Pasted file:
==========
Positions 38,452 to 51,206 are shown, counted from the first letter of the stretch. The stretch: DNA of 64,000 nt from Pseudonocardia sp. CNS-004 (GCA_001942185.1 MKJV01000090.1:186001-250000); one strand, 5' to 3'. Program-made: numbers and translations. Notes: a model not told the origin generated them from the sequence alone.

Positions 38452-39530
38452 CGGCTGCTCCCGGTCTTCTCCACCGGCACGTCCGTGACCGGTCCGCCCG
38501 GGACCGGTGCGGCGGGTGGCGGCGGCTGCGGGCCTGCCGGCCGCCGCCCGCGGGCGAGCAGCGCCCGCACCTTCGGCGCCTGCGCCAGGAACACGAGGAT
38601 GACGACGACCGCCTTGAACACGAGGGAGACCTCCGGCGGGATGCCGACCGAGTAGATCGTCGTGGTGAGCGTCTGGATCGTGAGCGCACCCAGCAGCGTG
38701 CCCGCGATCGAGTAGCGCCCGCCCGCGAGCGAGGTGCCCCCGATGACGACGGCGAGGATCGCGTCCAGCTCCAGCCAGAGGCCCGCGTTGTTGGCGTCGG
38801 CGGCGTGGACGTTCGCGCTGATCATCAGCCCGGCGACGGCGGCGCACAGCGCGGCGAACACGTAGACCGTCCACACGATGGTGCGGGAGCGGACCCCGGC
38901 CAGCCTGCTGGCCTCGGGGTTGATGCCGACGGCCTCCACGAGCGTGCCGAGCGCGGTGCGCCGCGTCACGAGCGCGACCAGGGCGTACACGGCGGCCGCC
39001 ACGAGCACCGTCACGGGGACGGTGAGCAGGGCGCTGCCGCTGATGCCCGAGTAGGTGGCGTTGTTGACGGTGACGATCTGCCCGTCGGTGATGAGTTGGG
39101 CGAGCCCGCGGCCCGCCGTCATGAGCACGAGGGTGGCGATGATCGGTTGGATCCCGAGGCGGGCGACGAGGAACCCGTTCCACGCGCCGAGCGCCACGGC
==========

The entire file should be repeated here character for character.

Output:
Positions 38,452 to 51,206 are shown, counted from the first letter of the stretch. The stretch: DNA of 64,000 nt from Pseudonocardia sp. CNS-004 (GCA_001942185.1 MKJV01000090.1:186001-250000); one strand, 5' to 3'. Program-made: numbers and translations. Notes: a model not told the origin generated them from the sequence alone.

Positions 38452-39530
38452 CGGCTGCTCCCGGTCTTCTCCACCGGCACGTCCGTGACCGGTCCGCCCG
38501 GGACCGGTGCGGCGGGTGGCGGCGGCTGCGGGCCTGCCGGCCGCCGCCCGCGGGCGAGCAGCGCCCGCACCTTCGGCGCCTGCGCCAGGAACACGAGGAT
38601 GACGACGACCGCCTTGAACACGAGGGAGACCTCCGGCGGGATGCCGACCGAGTAGATCGTCGTGGTGAGCGTCTGGATCGTGAGCGCACCCAGCAGCGTG
38701 CCCGCGATCGAGTAGCGCCCGCCCGCGAGCGAGGTGCCCCCGATGACGACGGCGAGGATCGCGTCCAGCTCCAGCCAGAGGCCCGCGTTGTTGGCGTCGG
38801 CGGCGTGGACGTTCGCGCTGATCATCAGCCCGGCGACGGCGGCGCACAGCGCGGCGAACACGTAGACCGTCCACACGATGGTGCGGGAGCGGACCCCGGC
38901 CAGCCTGCTGGCCTCGGGGTTGATGCCGACGGCCTCCACGAGCGTGCCGAGCGCGGTGCGCCGCGTCACGAGCGCGACCAGGGCGTACACGGCGGCCGCC
39001 ACGAGCACCGTCACGGGGACGGTGAGCAGGGCGCTGCCGCTGATGCCCGAGTAGGTGGCGTTGTTGACGGTGACGATCTGCCCGTCGGTGATGAGTTGGG
39101 CGAGCCCGCGGCCCGCCGTCATGAGCACGAGGGTGGCGATGATCGGTTGGATCCCGAGGCGGGCGACGAGGAACCCGTTCCACGCGCCGAGCGCCACGGC